Paul Greenberg

Don't anybody be shocked, but those Pilgrims being celebrated today weren't just cardboard cut-outs. They were part of the Religious Right. Or maybe the Religious Left, since the Pilgrims emphasized communal organization as much as they did individual rights. But right or left, the Pilgrims were definitely religious.

That is, they believed in something beyond themselves. Something spiritual but worldly, too. Not a stained-glass kind of faith but beliefs that impelled sacrifice, risk, commitment ... movement. And not just in the metaphorical sense. They would have to abandon their roots, forget all they had known, resettle, become strangers in a strange land. It happens. Go where I will send thee. No questions asked.

So they left Mother England for the Netherlands, where at least they could be assured of toleration. Perhaps too much of it, for they saw their children adopt the ways of the stranger. They would have to move again a decade later, this time removing not to one of the world's more advanced countries at the time, but across a treacherous ocean to a wilderness where savage beasts roamed.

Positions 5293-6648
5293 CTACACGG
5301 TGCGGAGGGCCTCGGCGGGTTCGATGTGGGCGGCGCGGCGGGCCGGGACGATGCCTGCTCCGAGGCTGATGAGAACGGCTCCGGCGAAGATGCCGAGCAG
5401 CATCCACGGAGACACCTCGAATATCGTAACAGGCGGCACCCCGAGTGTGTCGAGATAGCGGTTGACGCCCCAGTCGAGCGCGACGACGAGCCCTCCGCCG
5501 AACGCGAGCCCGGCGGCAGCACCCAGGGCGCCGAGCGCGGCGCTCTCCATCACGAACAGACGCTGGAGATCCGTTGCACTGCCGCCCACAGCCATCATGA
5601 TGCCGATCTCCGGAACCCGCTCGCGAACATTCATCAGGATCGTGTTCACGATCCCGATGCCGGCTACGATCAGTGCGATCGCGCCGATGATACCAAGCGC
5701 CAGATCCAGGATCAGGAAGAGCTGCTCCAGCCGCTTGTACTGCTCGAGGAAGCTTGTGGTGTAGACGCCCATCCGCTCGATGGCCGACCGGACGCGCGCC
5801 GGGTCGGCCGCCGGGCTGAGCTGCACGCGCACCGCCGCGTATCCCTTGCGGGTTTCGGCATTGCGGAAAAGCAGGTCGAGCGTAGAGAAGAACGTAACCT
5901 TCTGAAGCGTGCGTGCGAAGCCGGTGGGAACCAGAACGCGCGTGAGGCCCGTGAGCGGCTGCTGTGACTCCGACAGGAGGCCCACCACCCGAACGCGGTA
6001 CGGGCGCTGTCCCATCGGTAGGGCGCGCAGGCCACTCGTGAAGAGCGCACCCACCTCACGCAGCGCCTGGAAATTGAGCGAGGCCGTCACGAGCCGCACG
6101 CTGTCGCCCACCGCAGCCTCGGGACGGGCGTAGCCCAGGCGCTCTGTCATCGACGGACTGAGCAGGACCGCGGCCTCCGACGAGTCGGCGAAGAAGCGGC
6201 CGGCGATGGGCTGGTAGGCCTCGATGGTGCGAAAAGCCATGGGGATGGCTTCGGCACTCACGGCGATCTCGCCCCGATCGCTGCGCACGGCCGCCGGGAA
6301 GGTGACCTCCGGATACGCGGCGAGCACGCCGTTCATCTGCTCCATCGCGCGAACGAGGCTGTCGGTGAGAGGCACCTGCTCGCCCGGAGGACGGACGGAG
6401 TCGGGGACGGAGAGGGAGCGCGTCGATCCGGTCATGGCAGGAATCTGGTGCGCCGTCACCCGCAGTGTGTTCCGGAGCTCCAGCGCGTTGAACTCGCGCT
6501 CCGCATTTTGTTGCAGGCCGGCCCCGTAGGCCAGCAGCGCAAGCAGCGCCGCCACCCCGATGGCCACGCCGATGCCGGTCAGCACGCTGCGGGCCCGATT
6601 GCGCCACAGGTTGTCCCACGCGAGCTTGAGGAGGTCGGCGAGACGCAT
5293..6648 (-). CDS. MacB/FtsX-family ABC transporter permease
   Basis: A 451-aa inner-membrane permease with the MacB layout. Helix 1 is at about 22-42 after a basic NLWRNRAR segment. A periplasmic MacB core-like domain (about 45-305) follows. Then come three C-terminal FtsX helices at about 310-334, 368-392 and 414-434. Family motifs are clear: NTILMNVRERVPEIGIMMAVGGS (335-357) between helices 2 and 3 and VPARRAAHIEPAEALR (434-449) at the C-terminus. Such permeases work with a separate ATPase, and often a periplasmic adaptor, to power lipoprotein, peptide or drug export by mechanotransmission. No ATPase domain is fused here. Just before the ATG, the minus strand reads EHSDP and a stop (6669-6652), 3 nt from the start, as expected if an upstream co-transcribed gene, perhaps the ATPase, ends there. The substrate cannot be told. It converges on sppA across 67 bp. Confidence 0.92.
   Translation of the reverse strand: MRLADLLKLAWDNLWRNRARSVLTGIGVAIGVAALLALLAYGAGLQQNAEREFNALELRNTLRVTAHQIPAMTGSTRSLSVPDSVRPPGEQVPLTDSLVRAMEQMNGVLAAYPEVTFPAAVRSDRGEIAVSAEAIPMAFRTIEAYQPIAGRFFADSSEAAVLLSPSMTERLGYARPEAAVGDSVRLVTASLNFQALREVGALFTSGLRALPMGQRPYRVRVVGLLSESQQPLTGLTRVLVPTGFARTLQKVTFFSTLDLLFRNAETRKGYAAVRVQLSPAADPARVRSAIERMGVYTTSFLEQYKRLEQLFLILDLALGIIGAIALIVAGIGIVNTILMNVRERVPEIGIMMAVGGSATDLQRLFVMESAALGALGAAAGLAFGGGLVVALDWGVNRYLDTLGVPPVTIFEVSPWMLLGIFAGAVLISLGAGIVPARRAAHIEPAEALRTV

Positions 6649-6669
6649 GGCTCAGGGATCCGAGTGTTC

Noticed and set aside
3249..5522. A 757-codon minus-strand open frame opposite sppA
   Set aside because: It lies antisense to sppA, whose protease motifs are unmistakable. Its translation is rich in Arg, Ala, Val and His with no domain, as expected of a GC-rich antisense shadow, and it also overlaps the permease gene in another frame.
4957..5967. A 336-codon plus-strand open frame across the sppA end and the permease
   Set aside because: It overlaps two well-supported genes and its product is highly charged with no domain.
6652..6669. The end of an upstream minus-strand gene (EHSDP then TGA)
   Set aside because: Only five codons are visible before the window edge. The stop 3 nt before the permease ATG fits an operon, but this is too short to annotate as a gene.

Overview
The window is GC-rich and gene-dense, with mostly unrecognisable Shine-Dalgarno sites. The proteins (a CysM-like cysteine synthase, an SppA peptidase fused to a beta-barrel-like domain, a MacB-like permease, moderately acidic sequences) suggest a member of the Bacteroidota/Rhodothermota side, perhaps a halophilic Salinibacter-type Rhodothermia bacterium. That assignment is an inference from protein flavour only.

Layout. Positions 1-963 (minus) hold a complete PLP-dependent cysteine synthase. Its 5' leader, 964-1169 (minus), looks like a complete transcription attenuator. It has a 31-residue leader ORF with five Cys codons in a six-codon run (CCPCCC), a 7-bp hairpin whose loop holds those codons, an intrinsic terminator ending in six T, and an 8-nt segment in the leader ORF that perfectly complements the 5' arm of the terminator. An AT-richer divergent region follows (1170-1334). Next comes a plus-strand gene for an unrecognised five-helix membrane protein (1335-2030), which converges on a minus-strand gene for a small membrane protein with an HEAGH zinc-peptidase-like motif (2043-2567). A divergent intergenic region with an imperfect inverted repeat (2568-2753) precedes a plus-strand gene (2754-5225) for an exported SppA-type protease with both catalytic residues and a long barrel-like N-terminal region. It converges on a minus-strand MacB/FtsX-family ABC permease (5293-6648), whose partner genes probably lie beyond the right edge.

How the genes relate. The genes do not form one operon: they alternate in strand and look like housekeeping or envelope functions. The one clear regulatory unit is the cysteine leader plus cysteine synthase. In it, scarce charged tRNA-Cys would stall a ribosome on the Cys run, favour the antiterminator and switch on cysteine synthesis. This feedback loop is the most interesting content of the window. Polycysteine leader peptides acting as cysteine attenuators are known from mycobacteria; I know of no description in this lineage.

Politics and religion were not just debating points for the Pilgrims -- or for the Puritans who would follow and succeed them. Their ideas were their guides, their compasses, their imperatives. Which may be why their thanksgiving became the American one. The well-indoctrinated Southerner knows the first Thanksgiving took place in Virginia, but it was the feast held by the Pilgrims and the Puritans that became the national holiday.

Why? Because the Puritans' beliefs were engrained in the American psyche and character in a way that religion in the proper Southern style never was. So the Puritans were able to achieve a seamless symbiosis of spirit and action that remains a part of the American current -- whether economic, cultural or political. Theirs was a dynamic faith. The Pilgrims' ideas became American ideas, and their dream of a city upon a hill an inseparable part of the American Dream.

Yes, believe it or not, there was a time when the American Dream didn't mean only an income bracket. There will be such a time again. Because this pilgrim faith has been planted deep, and there's no telling when and where it will crop up. See the civil-rights movement of the last century, or the pro-life movement of this one. If you ever think faith has disappeared, just look at the faces of new immigrants.

Paul Greenberg

Pulitzer Prize-winning Paul Greenberg, one of the most respected and honored commentators in America, is the editorial page editor of the Arkansas Democrat-Gazette.